Quick question about pet fees

I understand if we want to charge a pet fee on AirBnB, we must have it in the house rules. I do not normally allow pets; the listing is a large historic house and pets can cause a lot of damage and extra cleaning. I’ve been in the process lately of editing my house rules and intended to put the pet fee in there but I’d had not done it yet.

I just got an inquiry—not a booking, just an inquiry—about bringing a dog next month. Is it too late to add it to the house rules? I’m not accepting another dog without a pet fee; the extra cleaning is unreal because of the size of the house. I’ve noticed that they all seem to allow the dogs on the beds and furniture too which is something I ask them not to do.

On one hand I could use the booking. On the other hand it’s only two nights and the extra cleaning I’ll have to pay to have done will mean I’ll have very little profit from this stay.

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I’ll be interested in what more experienced hosts say.

Since it’s just an inquiry, I don’t think it’s too late for you to amend your rules. Provided that you tell this guest on the platform you’re doing that and those rules will be in force when he/she books.

Now let’s see what others say.

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I don’t know when the system takes the snapshot of the house rules with an inquiry, but I just wouldn’t pre-approve it. Change the house rules now, and if you decide to go through with it, tell the guest to make a reservation request and then add the pet fee in up-front as part of that request.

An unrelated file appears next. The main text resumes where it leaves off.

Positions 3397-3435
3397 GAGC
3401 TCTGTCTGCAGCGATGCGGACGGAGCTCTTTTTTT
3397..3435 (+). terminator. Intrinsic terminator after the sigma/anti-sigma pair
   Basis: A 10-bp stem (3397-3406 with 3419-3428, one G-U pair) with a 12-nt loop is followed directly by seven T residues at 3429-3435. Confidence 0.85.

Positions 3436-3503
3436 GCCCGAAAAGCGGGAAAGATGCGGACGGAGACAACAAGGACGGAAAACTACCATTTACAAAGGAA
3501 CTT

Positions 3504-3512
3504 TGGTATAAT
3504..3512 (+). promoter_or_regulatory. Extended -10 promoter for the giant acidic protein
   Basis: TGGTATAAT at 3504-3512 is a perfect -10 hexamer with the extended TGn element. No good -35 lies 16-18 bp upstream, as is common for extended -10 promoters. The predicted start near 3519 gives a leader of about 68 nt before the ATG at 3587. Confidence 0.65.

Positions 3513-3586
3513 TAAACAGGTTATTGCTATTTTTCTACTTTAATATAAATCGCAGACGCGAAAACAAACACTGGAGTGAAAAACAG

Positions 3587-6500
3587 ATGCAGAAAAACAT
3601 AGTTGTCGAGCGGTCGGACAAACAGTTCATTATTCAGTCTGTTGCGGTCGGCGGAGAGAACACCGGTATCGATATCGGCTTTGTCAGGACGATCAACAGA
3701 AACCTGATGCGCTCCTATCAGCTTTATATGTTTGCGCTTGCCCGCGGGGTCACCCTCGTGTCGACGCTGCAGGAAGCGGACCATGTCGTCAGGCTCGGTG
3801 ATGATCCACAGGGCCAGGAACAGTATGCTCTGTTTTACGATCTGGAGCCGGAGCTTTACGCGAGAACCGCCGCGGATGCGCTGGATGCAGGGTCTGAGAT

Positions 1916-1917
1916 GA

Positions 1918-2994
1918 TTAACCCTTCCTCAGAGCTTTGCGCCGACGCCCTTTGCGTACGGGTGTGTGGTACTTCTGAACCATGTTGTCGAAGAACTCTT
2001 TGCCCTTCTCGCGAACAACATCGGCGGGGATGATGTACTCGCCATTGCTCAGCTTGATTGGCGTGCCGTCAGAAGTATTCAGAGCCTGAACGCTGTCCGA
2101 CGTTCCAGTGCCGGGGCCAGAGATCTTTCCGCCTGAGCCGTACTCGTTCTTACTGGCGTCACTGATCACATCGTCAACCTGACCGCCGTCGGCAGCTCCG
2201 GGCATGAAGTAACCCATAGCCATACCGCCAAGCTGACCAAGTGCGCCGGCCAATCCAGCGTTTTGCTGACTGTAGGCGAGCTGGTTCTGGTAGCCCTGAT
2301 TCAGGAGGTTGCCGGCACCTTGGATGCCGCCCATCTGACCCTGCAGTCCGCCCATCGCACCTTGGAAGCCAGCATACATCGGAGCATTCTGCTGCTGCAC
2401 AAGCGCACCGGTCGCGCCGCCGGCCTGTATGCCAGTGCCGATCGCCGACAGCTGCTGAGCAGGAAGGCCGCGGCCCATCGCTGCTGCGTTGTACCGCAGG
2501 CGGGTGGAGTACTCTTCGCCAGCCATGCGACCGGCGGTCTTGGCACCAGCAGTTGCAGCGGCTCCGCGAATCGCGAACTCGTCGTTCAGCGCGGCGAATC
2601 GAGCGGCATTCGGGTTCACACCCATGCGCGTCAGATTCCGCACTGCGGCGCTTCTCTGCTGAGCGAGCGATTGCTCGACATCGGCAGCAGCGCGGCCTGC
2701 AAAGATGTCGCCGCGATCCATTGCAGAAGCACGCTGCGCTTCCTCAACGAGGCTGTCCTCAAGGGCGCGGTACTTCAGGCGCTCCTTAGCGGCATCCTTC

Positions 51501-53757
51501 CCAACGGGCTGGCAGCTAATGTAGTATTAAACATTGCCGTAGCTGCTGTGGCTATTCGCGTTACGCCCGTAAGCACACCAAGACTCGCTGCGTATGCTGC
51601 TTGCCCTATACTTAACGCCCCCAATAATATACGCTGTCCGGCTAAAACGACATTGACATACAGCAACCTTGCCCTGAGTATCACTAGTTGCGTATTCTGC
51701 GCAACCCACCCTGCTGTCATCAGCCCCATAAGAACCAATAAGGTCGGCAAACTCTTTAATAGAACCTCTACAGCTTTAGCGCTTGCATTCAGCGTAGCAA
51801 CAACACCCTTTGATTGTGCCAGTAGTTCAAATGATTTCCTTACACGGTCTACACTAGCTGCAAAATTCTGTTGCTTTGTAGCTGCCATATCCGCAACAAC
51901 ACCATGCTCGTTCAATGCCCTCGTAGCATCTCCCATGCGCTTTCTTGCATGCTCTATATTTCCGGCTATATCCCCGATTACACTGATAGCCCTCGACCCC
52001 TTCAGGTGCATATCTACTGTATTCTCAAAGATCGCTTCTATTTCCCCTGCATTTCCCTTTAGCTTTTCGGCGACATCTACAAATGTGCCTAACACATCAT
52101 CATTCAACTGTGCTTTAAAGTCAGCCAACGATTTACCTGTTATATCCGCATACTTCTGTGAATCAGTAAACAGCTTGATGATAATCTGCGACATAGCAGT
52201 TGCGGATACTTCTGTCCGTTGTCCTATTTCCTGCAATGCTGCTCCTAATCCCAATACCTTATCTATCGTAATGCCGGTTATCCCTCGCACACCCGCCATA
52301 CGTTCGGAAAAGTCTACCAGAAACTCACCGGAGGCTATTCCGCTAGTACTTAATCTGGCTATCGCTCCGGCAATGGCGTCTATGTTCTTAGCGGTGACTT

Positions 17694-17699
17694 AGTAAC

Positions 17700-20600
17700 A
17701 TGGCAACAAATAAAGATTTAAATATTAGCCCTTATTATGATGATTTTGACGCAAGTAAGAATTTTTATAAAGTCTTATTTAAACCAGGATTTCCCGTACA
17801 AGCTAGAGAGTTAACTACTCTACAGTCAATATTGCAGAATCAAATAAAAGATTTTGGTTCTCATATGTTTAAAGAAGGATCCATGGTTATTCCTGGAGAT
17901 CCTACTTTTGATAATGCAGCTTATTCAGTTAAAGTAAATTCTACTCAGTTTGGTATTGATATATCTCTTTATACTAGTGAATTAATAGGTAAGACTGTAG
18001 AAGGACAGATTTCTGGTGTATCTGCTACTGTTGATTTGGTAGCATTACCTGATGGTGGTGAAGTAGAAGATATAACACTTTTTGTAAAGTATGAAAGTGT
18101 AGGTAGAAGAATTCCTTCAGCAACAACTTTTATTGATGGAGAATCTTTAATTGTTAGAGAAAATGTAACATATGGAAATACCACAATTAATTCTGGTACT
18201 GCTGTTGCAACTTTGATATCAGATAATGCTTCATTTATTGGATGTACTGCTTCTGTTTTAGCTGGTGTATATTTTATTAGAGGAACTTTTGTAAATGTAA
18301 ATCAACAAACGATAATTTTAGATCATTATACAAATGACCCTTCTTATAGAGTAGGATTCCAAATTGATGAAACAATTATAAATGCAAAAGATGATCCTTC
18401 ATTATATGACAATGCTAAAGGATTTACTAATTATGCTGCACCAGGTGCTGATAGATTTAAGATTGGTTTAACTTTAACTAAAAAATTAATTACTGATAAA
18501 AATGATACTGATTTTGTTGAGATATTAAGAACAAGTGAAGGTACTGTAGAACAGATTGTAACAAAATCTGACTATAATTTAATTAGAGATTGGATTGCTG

Seems like an easy choice.


The pet fee would make it more worth my while. Without the pet fee I’m not inclined to accept the booking because of the increased cleaning cost. I had rotator cuff surgery recently and still am not allowed to do most of the cleaning yet.

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The question is if you allow pets in your listing? Does it state that?

If you don’t allow pets by default, then nothing to worry about.

If you would like this reservation, then as others have suggested just update house rules now. I don’t know that I would want to add this in my rules though if only making an exception. It will only encourage others to want to bring pets and you don’t really want them there.

If you do not normally allow pets, then do not put that pricing in your rules. Just talk with the guest and settle on a price.


You can always send a special offer to account for what you would charge. No need to adjust rules since you are only making an exception anyway.

Just be sure that when you adjust the rate in a special offer that you account for all associated taxes, etc. Look over it carefully before hitting enter.

Yes, I don’t allow pets usually but I do say in the listing description that I sometimes make exceptions. That’s why I hesitated about putting a pet fee in the house rules—I really don’t want to encourage them.

It’s okay to negotiate with the customer and tell them you will be making an exception. Nothing wrong with that.

Double check your special offer before you send it off though. Make sure it includes total cleaning, and Everything. Calculate it first. Just make sure you are 100% satisfied before you click on that send button.